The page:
Berlin The labor supply in Germany will drop drastically by 2060, according to a new study. The decisive factor for this is the age-related decline in the domestic population of working age, said the Institute for Labor Market and Occupational Research (IAB) on Friday.
By 2060, the potential labor force will shrink by 11.7 percent from 45.7 million to 40.4 million. This already takes into account the increasing employment rates of women and older people as well as net immigration of workers. Immigration from non-EU countries is gaining in importance.
By 2035 alone, the labor supply will fall by more than 1.8 million to almost 43.9 million people. “The results show that companies will have significantly fewer workers available in the coming decades,” said Enzo Weber from the IAB. “If we want to avoid shrinkage, we have to step up our countermeasures at least two more steps.”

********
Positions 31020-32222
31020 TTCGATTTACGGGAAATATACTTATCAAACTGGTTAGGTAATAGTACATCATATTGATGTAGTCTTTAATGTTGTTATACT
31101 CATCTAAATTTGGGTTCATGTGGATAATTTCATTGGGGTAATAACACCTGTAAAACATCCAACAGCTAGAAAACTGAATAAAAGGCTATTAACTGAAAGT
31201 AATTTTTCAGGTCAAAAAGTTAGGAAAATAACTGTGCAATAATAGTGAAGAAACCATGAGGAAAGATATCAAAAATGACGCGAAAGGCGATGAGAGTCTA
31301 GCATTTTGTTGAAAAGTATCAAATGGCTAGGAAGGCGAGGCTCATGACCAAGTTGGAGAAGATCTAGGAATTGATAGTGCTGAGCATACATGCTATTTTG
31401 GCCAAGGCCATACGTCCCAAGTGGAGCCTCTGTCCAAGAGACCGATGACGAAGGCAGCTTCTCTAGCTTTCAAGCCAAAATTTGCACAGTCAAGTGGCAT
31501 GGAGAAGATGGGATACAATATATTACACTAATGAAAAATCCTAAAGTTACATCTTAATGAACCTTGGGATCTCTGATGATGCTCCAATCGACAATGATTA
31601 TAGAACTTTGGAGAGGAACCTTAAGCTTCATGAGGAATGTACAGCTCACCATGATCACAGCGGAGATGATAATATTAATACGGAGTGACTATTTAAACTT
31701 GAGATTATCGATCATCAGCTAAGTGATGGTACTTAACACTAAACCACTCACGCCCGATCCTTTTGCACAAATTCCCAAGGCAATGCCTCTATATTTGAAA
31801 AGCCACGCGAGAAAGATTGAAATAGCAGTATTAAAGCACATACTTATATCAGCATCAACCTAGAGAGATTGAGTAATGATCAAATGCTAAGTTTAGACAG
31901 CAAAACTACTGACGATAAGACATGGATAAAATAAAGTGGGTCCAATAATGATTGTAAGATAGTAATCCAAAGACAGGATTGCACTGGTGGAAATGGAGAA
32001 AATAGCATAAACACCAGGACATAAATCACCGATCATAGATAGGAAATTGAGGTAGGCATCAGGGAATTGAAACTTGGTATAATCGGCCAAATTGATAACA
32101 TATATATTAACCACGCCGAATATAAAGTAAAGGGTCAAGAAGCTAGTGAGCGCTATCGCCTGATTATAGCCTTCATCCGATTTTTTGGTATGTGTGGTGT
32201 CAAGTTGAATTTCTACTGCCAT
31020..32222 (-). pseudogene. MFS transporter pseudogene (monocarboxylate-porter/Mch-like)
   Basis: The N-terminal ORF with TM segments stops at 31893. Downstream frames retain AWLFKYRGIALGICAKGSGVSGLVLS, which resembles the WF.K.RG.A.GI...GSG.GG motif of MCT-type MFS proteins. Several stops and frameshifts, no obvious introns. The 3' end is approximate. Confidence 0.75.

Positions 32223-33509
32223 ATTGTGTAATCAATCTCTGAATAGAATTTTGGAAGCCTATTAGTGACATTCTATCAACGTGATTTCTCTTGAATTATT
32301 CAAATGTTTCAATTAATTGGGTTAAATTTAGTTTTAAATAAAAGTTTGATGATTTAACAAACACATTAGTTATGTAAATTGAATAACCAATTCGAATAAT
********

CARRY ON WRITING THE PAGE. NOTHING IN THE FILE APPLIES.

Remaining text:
“Third countries are becoming increasingly important to the EU when it comes to labor migration,” said Weber. “The hurdles must therefore be further removed.” But more must be done to ensure that immigrants on the labour market Gain a foothold and find a long-term perspective. A new law is currently being discussed in the Bundestag that is intended to facilitate the immigration of workers from third countries. Migration experts don’t go far enough.
A higher birth rate will also be important for the long-term stabilization of the labor supply beyond 2035. “A society in which work and family can be easily reconciled is crucial for this,” said Weber. Factors such as comprehensive childcare options, a partnership-based division of tasks, flexible individual work models and family policy support would help.